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February 26, 1988 - Image 64

Resource type:
Text
Publication:
The Detroit Jewish News, 1988-02-26

Disclaimer: Computer generated plain text may have errors. Read more about this.

Aci‘

LANO
SkiN Riding To Freedom On The Magic Grogger

By LEVIN KIPNIS

One Purim eve, just before
sunset, grandfather was sitting on a
stool examining his Megillah. Before
the stove stood grandmother,
blowing at the fire, raising clouds of
smoke and preparing all kinds of
cakes and cookies.
Suddenly Haggai, their little
grandson, came running in.
"Grandfather, it's almost time to
go to the synagogue to hear the
Megillah read. And I haven't a
grogger"
Grandmother peered out from a
cloud of smoke.
"Haggai is right," she said.
"How will he beat Haman without a
grogger?"
"It's time to make one, then,"
said grandfather.
So grandfather, who was handy
with tools, took his sharp penknife.
It was an old penknife, but it shone
as though it had just come out of
the factory. He picked out a smooth
piece of wood from a box and
began to work. He cut and hacked
away, the splinters flying in all
directions. Haggai danced about,
trying to catch the splinters.
"Stop dancing about," said
grandfather. "While I make your
grogger, you study your lessons."
Haggai took his grandfather's

old Bible out of his bag and opened
to the book of Joshua.
"And it came to pass after the
death of Moses ..."
Grandmother stood at the stove
listening, her eyes filled with tears
of joy. Grandfather listened, too, but
he did not stop his work for a
moment.
Haggai read one chapter, two
chapters, three, four, five. And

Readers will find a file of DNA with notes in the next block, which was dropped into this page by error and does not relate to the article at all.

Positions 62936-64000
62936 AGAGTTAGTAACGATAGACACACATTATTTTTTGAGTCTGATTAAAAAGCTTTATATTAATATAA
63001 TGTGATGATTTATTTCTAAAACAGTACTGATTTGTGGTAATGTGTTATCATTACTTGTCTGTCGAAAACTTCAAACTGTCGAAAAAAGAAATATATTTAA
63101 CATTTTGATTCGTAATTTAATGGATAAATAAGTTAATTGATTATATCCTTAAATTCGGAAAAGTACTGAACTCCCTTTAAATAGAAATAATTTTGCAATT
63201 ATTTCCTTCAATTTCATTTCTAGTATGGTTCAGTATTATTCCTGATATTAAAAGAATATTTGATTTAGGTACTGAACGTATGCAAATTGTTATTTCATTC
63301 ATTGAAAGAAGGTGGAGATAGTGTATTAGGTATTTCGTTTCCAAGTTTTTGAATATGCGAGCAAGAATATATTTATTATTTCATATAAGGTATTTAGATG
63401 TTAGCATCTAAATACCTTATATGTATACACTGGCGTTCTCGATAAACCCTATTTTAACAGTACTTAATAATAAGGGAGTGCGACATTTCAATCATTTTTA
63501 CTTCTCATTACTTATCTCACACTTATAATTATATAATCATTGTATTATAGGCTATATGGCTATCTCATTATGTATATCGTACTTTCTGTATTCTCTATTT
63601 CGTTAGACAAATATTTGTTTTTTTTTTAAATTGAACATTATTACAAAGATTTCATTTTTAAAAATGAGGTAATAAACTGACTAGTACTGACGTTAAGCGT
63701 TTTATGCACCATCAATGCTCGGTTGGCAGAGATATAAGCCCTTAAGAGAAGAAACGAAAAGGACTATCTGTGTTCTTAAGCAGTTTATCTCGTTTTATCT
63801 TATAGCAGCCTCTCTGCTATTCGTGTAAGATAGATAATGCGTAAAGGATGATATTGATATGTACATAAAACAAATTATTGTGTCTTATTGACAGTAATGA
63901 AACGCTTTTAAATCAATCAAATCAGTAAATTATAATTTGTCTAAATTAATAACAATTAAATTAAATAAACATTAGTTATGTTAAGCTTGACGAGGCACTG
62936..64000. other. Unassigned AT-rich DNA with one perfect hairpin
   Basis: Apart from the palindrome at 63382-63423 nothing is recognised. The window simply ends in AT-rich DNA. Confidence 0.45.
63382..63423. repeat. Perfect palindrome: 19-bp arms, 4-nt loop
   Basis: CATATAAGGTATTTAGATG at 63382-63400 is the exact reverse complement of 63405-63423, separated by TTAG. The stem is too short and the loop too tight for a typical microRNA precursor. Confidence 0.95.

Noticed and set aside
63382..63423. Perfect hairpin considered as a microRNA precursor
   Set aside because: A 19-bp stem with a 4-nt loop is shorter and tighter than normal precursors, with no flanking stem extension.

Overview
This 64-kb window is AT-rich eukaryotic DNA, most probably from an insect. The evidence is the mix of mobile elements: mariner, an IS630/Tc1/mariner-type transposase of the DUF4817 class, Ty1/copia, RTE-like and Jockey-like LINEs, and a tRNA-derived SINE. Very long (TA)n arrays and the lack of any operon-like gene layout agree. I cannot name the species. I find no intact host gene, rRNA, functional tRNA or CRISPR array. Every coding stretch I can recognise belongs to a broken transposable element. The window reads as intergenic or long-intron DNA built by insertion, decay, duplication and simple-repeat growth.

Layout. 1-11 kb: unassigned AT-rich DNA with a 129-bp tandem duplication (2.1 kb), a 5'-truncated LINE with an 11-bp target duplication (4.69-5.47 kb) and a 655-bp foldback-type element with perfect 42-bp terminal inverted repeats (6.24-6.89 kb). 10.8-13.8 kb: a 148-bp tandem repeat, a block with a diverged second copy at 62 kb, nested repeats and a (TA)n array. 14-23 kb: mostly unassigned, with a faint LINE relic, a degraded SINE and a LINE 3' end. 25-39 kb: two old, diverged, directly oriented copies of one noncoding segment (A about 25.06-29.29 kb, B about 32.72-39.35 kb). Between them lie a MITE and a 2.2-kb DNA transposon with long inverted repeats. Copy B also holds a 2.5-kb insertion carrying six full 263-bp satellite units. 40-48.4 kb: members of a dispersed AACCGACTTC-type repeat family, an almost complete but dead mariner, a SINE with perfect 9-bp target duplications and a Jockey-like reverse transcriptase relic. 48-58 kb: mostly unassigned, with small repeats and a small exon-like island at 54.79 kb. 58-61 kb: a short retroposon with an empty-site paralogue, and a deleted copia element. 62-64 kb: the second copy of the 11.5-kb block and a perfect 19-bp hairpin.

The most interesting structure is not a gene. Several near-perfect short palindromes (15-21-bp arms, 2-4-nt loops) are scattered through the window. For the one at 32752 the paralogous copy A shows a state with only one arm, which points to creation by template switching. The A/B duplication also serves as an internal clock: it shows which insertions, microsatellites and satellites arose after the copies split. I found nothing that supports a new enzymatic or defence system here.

grandfather worked away on the
grogger. He put together small

L 6

-

FRIDAY, FEBRUARY 26, 1988

pieces of wood, big pieces, narrow,
wide thick wheels, sharp rollers,
smooth rollers.
Haggai reached chapter six and
his voice rang out like a golden bell,
"Jericho was shut in," just as his
grandfather was finishing the
grogger. The wheels were put
together, a screw here, a nail there,
and the grogger was finished!
"And the people shouted," read
Haggai.
At that moment the grogger
shouted, too. The voice of the
grogger shook the air. For this year
grandfather had made the most
wonderful grogger of all. On top
was a little blue and white flag, and
while all groggers have only one
wing, this grogger had two wings.
Haggai closed the book in the
middle of chapter six and even
grandmother left her hamantashen.
Grandfather rose happily from his
work, like a conqueror. He tucked
his Megillah under his arm and the
three went to the synagogue.
There Haggai's grogger

became famous.lt made more noise
than any other grogger in the city.
As its wings turned, the synagogue
became a thundering mountain and
Haggai might have been a
messenger from Joshua sent to
throw down the walls of Jericho.
When the three returned home
again, they happily ate their Purim
meal.
"Tomorrow," said Haggai, "I'll
dress in blue and purple, like
Mordechai, because my grogger
conquered Haman."
Grandfather smiled, then sighed
and said, "Yes, Haggai, Haman was
killed, but there are other Hamans,
many others. In Germany ...
Romania, Poland ..."
That night Haggai lay in his
bed, tossing from side to side.
Suddenly his grogger came and
stood beside him.
"Haggai, why aren't you
asleep?"
"Oh, dear," said Haggai, "one
Haman was hanged and now there
are so many others."

"Yes," answered the grogger,
"but they'll all be punished. You
should be happy because it's
Purim. Tomorrow there's that big
celebration in Tel Aviv."
"How can I be happy," said
Haggai, "when Jewish children are
suffering in other lands?"
"Why don't they come here?"
asked the grogger.
"I wish they could," sighed
Haggai.
The grogger jumped about in
great excitement. "Why not?" it
asked. "You can bring them,
Haggai, if you're brave."
"How can I bring them?"
smiled Haggai.
"Listen," said the grogger.
"Take me outside. Spread my
wings, then sit upon me and fly off.
Together we'll fly over foreign lands
and bring all the Jewish children
here. But don't forget to take
provisions, not cakes and goodies,
but rockets and flares to light the
way."
"Hurrah!" cried Haggai.

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